Silly Putty

Publisher: System 3

Release Year: 1992

Silly Putty

This article was written by Laura Mitchell.

In computer games, anyone can be a hero; plumbers, hedgehogs… or in the case of ‘Putty’, small blobs with eyes. No, not Kirby- this guy would have him for breakfast.

Putty (or Billy Putty, according to the manual) is an aspiring local hero who takes up the call to arms when the evil wizard Dazzledaze and his henchman Dweezil the Cat arrive on Putty Moon and start capturing all of Putty’s species, packaging them as shrieking bubblegum to the citizens of Earth. Alas, when the Bots, the putties’ mechanical allies from the planet Zid, arrive to help they are captured by Dazzledaze and his cronies. It’s up to Putty to rescue the bots and put an end to Dazzledaze’s chicanery once and for all!


Made by System 3 Software, ‘Putty’ is a cartoon-style platform game with a difference; not content with having you escort your character to the end of a level, here you have to rescue a number of Bots by absorbing them and carrying them to a drop-off point within the level- the level only ends when you have rescued the prerequisite number of Bots. However, you have to be careful. If Putty sustains too much damage, the Bot will die; and there are plenty of enemies, hazards and dangerous devices in every level to thwart Putty’s mission.

Fortunately, as Putty himself is a one amorphous-blue-blob killing machine, you have a variety of methods to negotiate the terrain, destroy the enemies and rescue your allies. Putty can wriggle across the floor, evade spikes and cover greater distances by stretching into a thin string, lie flat on the floor like a puddle and escape harm or absorb certain enemies, and even form a boxing glove appendage and punch the living daylights out of his foes. Sadly, he can only carry one Bot at a time without magic items (more on this later) but he can protect them from falling by inflating himself and providing cushioning.  He can also inflate himself to such a degree that he explodes and destroys all enemies in the vicinity, which means his picture is probably on a blacklist at all major airports across the globe.

The levels themselves all follow a similar pattern- a predominantly upwards scrolling level littered with brightly coloured cartoony obstacles and enemies- but each world is vastly different in aesthetic design and difficulty. The further into the game you get, the more difficult enemies are to kill. Where once you could dispatch opponents such as the Uzi-packing carrot with a swift jab and absorb the wailing baby they turn into for energy (yes, really), you will soon find increasing numbers of foes who are impervious to your fisticuffs- the Scouse Sausage, for example, will merely respond to your pugilism with the words, “Come on then, I’ll have you now, eh!”  Here is where the more ingenious methods of attack come into play, such as moulding yourself into something they might eat and poisoning them from within, to jumping between them and tricking them into shooting each other. It is clever additions like this to the gameplay that can almost make you forget what you’re supposed to be doing as you try and turn into a caterpillar to electrocute some pesky light bulb assassins.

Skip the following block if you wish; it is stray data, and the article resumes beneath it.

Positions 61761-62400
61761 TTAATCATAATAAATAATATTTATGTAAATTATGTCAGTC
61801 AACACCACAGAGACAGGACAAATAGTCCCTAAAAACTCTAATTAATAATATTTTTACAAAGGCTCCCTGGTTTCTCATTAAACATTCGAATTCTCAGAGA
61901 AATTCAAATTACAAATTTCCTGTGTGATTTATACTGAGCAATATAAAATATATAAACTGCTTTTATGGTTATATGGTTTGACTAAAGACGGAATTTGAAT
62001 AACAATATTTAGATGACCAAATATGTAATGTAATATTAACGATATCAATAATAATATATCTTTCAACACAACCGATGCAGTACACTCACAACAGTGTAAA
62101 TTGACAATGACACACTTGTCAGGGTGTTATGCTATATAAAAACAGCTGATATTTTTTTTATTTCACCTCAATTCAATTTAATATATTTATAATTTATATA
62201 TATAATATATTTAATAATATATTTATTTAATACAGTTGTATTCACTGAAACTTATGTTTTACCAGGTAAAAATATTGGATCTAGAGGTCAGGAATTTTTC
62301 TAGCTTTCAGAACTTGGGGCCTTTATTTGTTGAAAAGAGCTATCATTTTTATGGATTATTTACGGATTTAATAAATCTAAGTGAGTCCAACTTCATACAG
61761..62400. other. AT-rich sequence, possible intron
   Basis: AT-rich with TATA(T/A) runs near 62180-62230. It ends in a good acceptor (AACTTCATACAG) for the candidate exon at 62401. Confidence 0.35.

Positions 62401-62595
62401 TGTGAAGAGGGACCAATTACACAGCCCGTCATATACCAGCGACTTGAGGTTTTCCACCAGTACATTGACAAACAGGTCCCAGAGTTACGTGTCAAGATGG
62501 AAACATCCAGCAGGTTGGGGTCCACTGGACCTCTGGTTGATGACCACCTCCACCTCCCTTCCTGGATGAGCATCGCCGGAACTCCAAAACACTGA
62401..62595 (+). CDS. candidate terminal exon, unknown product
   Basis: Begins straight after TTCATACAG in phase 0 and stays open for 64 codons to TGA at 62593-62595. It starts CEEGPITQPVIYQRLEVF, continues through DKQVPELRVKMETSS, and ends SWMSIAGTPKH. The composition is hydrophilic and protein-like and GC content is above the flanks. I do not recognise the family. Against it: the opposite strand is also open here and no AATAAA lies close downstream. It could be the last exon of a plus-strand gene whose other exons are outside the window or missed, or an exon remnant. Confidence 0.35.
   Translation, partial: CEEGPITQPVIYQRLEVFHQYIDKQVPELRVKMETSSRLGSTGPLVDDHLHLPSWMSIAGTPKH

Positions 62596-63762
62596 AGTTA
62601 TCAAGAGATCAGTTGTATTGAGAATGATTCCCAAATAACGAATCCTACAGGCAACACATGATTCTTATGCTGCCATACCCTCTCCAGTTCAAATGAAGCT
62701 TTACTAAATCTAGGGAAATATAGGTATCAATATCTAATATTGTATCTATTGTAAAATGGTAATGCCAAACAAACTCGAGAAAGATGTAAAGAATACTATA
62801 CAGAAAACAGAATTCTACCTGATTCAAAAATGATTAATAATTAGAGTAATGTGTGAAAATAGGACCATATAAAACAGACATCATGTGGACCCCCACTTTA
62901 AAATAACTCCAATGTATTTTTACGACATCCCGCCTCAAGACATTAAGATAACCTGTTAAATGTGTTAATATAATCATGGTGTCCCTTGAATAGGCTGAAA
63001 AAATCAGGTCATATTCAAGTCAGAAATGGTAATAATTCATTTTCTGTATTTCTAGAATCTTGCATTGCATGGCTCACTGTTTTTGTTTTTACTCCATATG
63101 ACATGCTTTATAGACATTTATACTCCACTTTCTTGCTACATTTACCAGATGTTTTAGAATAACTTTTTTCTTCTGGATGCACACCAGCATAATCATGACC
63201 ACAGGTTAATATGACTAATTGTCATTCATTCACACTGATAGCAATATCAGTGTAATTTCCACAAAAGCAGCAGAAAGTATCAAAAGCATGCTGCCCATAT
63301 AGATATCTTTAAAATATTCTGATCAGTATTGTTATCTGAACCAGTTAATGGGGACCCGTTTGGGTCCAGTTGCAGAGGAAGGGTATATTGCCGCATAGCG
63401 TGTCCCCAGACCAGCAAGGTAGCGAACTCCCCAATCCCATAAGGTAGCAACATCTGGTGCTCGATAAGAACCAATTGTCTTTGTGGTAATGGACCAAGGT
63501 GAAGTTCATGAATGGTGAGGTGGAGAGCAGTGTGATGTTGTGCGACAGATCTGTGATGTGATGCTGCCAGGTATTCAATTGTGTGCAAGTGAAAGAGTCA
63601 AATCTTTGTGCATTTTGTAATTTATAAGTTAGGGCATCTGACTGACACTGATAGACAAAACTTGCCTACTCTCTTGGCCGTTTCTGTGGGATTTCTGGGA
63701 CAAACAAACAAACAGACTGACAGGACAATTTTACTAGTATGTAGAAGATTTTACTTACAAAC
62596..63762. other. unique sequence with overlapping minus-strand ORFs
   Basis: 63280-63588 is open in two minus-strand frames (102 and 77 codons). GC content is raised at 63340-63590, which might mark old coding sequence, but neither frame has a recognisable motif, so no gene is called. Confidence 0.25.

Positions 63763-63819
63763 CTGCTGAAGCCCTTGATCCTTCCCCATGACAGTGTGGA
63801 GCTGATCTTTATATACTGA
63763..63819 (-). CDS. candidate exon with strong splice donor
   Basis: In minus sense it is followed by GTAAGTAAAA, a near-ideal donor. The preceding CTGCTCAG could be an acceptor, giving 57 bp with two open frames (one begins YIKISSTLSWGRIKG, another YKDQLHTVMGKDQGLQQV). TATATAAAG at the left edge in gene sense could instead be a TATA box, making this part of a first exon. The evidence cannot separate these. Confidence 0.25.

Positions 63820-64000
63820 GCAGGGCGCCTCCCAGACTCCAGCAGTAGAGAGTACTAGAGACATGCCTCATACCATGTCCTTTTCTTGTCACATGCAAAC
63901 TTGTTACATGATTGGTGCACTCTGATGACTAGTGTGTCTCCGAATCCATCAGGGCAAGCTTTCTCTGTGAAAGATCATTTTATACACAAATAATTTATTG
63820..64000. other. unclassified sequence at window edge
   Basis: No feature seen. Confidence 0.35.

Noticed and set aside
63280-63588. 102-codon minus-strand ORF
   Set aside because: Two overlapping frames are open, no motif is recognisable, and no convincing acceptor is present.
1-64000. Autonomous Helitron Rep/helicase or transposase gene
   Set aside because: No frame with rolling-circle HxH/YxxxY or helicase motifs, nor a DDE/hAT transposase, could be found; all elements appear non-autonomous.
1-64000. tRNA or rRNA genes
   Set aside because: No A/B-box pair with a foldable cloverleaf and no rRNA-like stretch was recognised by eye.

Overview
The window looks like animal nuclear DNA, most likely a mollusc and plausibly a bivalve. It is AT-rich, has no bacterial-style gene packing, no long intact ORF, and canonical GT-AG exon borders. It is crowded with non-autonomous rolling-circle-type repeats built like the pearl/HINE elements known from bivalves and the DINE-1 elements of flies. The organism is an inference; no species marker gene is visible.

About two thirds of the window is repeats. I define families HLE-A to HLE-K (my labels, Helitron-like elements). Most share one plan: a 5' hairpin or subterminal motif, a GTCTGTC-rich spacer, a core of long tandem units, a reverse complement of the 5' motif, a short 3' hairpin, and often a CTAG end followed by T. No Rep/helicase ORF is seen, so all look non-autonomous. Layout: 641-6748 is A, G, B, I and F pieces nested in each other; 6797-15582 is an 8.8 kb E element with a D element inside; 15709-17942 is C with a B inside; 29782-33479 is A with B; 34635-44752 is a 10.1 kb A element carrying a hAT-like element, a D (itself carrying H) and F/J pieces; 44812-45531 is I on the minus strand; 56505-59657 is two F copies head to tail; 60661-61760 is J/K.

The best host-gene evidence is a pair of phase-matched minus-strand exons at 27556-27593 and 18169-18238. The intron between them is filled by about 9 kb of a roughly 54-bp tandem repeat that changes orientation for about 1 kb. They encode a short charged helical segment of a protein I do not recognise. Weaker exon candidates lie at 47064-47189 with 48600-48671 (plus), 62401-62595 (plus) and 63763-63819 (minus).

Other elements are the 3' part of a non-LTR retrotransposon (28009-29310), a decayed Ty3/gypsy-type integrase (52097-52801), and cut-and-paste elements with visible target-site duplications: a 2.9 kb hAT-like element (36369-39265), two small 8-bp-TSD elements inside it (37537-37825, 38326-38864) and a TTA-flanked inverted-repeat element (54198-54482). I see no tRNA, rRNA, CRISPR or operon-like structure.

The Bots themselves also become more difficult to rescue. In earlier levels they are encased in blocks of ice, thanks to that pesky Dweezil. When you punch the ice to free them, they just stand around patiently waiting to be saved. In later levels, they appear to have evaded Dweezli’s freezing methods and are running for their robot lives. This makes them likely to run away from you, jump on and off platforms and sometimes blunder into enemies and get destroyed. You can spend frustrating amounts of time negotiating your way up and down each hazard-packed level trying to retrieve them, and if you get hit by explosives or electrics four times, the Bot inside you will die anyway. Not that I’m bitter having been stuck on the ‘Technofear’ level for ages. However, if you need them to stay still for thirty seconds, Putty can generate a serviceable blue and white striped cup and the Bot will take a coffee break (yes, really).

On the bright side, you do get power ups. Unsurprisingly these are as delightfully dotty as everything else in the game. There are false teeth which allow you to devour bigger and stronger enemies, trash cans which enable you to carry multiple Bots, as well as the usual time bonuses and invincibility. The most notable mention has to go to the ingenious take on the stock freeze-the-enemies-for-a-limited-period-of-time bonus item. Called ‘Uncle Ted’, when this power up is absorbed the erstwhile Uncle Ted appears with his mixing deck and plays thirty seconds of excruciatingly bad music, which keep all the enemies boogying on down until he stops.

‘Putty’ is a deeply silly, fun game which is likely to keep you entertained for hours. Although stylistically it’s kiddie-friendly cartoon fare complete with little gross-out moments such as enemies who pick their nose or spit at you, the gameplay is far more challenging that the look and feel would suggest. It’s easy to see why Putty was a contender for the title of Amiga’s unofficial mascot (a title that was eventually handed to the alien ninja of ‘Zool’); ‘Putty’ the game is a fun, engaging platformer with a quirky, quintessentially British sense of humour that sets it apart from your Mario and Sonic titles of the day while still putting it as worthy competition.

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